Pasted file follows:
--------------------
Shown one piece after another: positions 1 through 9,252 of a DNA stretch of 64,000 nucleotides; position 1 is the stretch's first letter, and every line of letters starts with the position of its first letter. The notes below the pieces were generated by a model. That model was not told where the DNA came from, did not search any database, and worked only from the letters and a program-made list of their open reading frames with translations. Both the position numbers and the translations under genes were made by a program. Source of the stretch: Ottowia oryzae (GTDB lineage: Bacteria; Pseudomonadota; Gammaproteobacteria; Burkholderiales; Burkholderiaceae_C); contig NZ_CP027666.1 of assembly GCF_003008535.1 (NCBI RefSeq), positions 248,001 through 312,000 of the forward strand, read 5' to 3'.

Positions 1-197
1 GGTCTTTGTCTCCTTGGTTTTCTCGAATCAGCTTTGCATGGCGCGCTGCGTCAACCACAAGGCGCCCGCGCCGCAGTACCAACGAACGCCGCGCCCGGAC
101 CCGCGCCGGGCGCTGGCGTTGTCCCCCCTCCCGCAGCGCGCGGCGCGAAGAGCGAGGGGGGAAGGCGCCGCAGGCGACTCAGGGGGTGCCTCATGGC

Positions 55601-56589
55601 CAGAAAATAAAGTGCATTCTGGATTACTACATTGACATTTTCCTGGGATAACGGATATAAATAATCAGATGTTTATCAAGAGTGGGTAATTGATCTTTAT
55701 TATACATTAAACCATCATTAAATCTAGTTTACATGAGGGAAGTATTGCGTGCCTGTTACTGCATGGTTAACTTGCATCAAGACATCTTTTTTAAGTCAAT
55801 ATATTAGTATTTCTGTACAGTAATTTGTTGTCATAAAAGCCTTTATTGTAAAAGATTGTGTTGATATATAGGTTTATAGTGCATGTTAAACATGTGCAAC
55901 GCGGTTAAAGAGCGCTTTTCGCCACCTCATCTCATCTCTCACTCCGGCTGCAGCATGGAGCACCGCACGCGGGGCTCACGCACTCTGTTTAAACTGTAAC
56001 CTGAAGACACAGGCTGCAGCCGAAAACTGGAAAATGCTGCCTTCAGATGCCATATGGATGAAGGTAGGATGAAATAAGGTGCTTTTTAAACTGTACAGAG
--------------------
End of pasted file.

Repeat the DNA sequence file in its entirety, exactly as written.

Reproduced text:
Shown one piece after another: positions 1 through 9,252 of a DNA stretch of 64,000 nucleotides; position 1 is the stretch's first letter, and every line of letters starts with the position of its first letter. The notes below the pieces were generated by a model. That model was not told where the DNA came from, did not search any database, and worked only from the letters and a program-made list of their open reading frames with translations. Both the position numbers and the translations under genes were made by a program. Source of the stretch: Ottowia oryzae (GTDB lineage: Bacteria; Pseudomonadota; Gammaproteobacteria; Burkholderiales; Burkholderiaceae_C); contig NZ_CP027666.1 of assembly GCF_003008535.1 (NCBI RefSeq), positions 248,001 through 312,000 of the forward strand, read 5' to 3'.

Positions 1-197
1 GGTCTTTGTCTCCTTGGTTTTCTCGAATCAGCTTTGCATGGCGCGCTGCGTCAACCACAAGGCGCCCGCGCCGCAGTACCAACGAACGCCGCGCCCGGAC
101 CCGCGCCGGGCGCTGGCGTTGTCCCCCCTCCCGCAGCGCGCGGCGCGAAGAGCGAGGGGGGAAGGCGCCGCAGGCGACTCAGGGGGTGCCTCATGGC

Positions 55601-56589
55601 CAGAAAATAAAGTGCATTCTGGATTACTACATTGACATTTTCCTGGGATAACGGATATAAATAATCAGATGTTTATCAAGAGTGGGTAATTGATCTTTAT
55701 TATACATTAAACCATCATTAAATCTAGTTTACATGAGGGAAGTATTGCGTGCCTGTTACTGCATGGTTAACTTGCATCAAGACATCTTTTTTAAGTCAAT
55801 ATATTAGTATTTCTGTACAGTAATTTGTTGTCATAAAAGCCTTTATTGTAAAAGATTGTGTTGATATATAGGTTTATAGTGCATGTTAAACATGTGCAAC
55901 GCGGTTAAAGAGCGCTTTTCGCCACCTCATCTCATCTCTCACTCCGGCTGCAGCATGGAGCACCGCACGCGGGGCTCACGCACTCTGTTTAAACTGTAAC
56001 CTGAAGACACAGGCTGCAGCCGAAAACTGGAAAATGCTGCCTTCAGATGCCATATGGATGAAGGTAGGATGAAATAAGGTGCTTTTTAAACTGTACAGAG